By Pete Ross Dec.8.2008
In: Opinion
Comments Off

They don't make 'em like they used to

Neal Peart of Rush

Amongst my favourite bloggers is Sam de Brito on the Sydney Morning Herald website, who writes fairly wide-ranging entries focussing on a masculine perspective on life. A couple of weeks ago, however, he strayed uncharacteristically into the area of music. What he said irked me considerably, in several polar ways, and I really wanted an outlet in which to respond to it.

I am buried in the past; I pretty much always have been. The vast majority of what I listen to was recorded before, say, 1993. I would like to think I am one of the more musically open-minded people I know – I honestly believe that the greatest and most cathartic joy of music lies in diversity – but I don’t enjoy most modern music. I find so many people around me listen to what they are told to listen to – the latest, freshest, hottest music – in other words, nothing older than, say, 3 months. I look at this and I just see consumers blindly accepting the product lifespans dictated to them by a cynical commercial industry which has no interest in art, merely ongoing income streams.

Besides this, I figure you’re a fuck of a lot more likely to find genius, talent and passion in the first hundred odd years of popular music than in the last ninety days. I also think increases in commercial control and advances in potentially manipulative technologies have contributed to mediocrity in modern music.

De Brito speaks of musical nostalgia amongst elder generations, and how people seemingly develop life-long hangups for the music of their youth, to the exclusion of everything that comes afterwards. He speaks of how much influence comatose nostalgia can have over people, and attributes the old axiom “they don’t make ‘em like they used to” to this reminiscence.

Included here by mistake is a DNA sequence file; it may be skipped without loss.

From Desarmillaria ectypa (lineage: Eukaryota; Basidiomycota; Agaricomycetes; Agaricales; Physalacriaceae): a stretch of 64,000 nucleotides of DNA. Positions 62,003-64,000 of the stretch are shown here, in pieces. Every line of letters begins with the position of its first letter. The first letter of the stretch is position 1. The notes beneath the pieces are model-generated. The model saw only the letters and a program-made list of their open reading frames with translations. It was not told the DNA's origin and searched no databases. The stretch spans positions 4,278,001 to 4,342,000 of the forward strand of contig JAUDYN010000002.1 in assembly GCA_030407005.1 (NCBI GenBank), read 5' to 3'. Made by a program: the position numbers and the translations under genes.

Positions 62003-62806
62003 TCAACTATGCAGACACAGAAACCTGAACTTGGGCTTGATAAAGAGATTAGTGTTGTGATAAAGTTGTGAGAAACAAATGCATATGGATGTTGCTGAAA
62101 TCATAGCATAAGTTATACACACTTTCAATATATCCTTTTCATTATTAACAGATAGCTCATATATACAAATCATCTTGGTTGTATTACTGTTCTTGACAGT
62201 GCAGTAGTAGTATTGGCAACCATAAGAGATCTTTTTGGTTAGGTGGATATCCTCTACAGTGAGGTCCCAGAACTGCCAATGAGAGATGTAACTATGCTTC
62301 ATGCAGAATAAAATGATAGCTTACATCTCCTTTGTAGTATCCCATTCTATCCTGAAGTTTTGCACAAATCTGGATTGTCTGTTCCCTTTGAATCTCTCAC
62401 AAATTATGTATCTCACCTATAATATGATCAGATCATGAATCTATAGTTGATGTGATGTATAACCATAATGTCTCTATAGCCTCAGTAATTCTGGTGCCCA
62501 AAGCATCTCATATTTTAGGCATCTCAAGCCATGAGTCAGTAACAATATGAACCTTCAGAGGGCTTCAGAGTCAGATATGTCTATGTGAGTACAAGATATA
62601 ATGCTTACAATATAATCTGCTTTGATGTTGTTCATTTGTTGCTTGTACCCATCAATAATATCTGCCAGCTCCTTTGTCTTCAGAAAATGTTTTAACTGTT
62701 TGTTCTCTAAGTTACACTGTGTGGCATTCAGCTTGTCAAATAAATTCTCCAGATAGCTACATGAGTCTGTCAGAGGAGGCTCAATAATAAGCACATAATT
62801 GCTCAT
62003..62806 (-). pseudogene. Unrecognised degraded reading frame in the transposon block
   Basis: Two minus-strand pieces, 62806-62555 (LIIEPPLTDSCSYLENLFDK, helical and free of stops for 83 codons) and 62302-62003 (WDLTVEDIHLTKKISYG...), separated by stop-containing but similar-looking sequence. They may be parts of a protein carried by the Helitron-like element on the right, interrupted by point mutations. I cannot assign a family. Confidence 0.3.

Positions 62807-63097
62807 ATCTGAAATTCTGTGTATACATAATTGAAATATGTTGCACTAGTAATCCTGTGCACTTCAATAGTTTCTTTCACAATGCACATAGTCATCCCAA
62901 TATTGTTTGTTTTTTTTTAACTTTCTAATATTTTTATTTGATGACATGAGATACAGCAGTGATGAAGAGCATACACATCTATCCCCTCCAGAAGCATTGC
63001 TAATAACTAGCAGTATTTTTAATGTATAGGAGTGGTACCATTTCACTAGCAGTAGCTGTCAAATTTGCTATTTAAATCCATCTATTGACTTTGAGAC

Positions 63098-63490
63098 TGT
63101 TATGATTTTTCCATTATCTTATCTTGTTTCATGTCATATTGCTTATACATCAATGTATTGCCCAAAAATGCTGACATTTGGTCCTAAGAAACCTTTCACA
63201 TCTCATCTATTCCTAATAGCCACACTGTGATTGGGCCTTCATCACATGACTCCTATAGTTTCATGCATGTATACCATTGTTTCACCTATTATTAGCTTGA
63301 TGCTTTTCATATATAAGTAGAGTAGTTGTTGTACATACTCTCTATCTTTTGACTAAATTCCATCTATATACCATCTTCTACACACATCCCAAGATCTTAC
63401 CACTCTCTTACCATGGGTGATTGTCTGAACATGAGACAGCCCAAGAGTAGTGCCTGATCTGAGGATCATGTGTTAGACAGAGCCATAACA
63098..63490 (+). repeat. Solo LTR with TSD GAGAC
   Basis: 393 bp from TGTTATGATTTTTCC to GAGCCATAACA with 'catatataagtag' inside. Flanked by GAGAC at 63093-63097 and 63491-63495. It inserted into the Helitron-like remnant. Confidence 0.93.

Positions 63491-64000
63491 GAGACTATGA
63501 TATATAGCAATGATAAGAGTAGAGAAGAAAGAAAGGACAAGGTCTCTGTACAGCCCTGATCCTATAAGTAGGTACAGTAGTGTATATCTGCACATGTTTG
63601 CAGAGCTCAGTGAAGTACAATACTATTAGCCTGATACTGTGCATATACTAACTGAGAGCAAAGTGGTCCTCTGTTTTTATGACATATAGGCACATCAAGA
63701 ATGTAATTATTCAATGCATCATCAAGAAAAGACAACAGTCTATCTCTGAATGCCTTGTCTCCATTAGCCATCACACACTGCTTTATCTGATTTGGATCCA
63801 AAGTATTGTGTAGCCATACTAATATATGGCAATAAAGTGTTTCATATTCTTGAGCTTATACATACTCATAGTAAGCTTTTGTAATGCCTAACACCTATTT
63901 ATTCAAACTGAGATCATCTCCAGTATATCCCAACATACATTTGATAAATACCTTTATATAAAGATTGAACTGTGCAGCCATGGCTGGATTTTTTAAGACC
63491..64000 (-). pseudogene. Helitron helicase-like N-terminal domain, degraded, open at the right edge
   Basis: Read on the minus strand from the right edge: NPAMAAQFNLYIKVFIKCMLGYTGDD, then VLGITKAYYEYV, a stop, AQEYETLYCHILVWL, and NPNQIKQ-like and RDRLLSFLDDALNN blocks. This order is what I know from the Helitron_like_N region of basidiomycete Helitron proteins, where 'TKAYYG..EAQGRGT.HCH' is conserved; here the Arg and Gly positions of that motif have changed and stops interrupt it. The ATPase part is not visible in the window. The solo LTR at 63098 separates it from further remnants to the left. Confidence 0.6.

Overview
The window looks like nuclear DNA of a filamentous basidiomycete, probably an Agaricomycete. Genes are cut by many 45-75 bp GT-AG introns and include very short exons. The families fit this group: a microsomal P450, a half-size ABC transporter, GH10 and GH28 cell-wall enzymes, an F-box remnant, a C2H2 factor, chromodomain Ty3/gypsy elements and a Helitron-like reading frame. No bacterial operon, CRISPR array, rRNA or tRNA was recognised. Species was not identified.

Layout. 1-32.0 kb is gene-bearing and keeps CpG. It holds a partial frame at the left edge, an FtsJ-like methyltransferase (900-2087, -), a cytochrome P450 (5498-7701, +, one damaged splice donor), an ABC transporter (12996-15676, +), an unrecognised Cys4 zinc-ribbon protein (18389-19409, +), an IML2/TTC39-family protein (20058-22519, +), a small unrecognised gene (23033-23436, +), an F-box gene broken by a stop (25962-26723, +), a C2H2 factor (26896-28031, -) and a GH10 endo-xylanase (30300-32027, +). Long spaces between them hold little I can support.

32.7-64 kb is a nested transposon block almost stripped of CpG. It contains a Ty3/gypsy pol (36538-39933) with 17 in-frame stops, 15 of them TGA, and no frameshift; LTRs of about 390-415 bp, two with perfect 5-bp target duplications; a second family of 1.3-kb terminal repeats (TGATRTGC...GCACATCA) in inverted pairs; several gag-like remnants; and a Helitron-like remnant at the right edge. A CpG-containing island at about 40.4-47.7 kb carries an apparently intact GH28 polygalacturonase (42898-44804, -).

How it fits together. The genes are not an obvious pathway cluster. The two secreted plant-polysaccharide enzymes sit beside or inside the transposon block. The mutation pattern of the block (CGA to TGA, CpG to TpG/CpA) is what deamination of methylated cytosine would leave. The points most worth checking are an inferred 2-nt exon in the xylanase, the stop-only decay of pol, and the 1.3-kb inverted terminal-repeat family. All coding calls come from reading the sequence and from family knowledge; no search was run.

As always, he writes exceptionally well, and one of the reasons I was so irked by the article is because he does make quite a darn good point. He namedrops MGMT, Ladyhawke, the Presets and Arcade Fire, amongst others, as examples of good modern music and even such a nostalgiac as myself has got to admit there is some pretty fucking good bands in his list.

In the end, though, I have to disagree strongly with what he is saying.

I’ll get my harshest point out of the way first. De Brito is a really intelligent, cool fellow, but to the best of my knowledge, he’s in his early 30s, and the list of bands he namedrops in this particular post gives him the air of someone who has been listening to Triple J with a notepad. I’m trying to be diplomatic here, but he comes across as being worried about his own relevance and recency rather than the objective merits of the music.

Another thing that I found irksome was De Brito’s mentioning of Jay-Z. In an article which grasps around for examples to hold against names like Presley and Hendrix, tapping the name of someone who is really only famous for being Beyonce Knowles’s handbag rings a bit hollow.

Honestly, when you’re trying to compare the last ten or fifteen years of music to the ten or fifteen years before, or those before that, etc, I think the bottom of the barrel isn’t even enough. When was the last time Australia produced someone with Farnham’s vocal mastery? When did we last hear heart-melting guitar solos on the radio that could hold a candle to Gary Moore or Mark Knopfler or Eric Clapton? When I think of talented drummers I’m thinking of Rob Hirst or John Bonham or Neil Peart, not Nickelback or Coldplay (no I’m not even going to be bothered to look up names).

Speaking of Neil Peart, listen to Rush. Now. Go.

In 150 years time, when kids are getting taught the history of rock in music class, are they going to be listening to Skynyrd samples or Kings of Leon? Good Charlotte, or Bon Jovi? Will Rihanna or Aretha Franklin go down in the textbooks, under the heading “soul”? No (I fucking hope not).

Look, one of the things I can take away from that article is that there is good music out there. There always has been and always will be kids toiling away on pentatonic scales in their bedrooms who could, on a technical basis, lay waste to Yngwie Malmsteen or Oscar Peterson or whoever. What makes the difference, and what really lets art blossom, is the ability to spread to an audience. It is only exposure to the world that allows the transaction between artist and audience to be complete and bi-directional. What I’m trying to say is that good musical artists will never be great if nobody ever hears them. If a tree falls in a forest…

Yes, there is good artists out there. But the invasive prevalence of marketing theory into music has turned a creative field into an industry. The result is that instead of having Marvin Gayes in our music charts, we have Kid Rock.

I’d like to hear what others think, please do comment.

Although if you disagree with then I’m going to spread internet rumours that you like Kid Rock.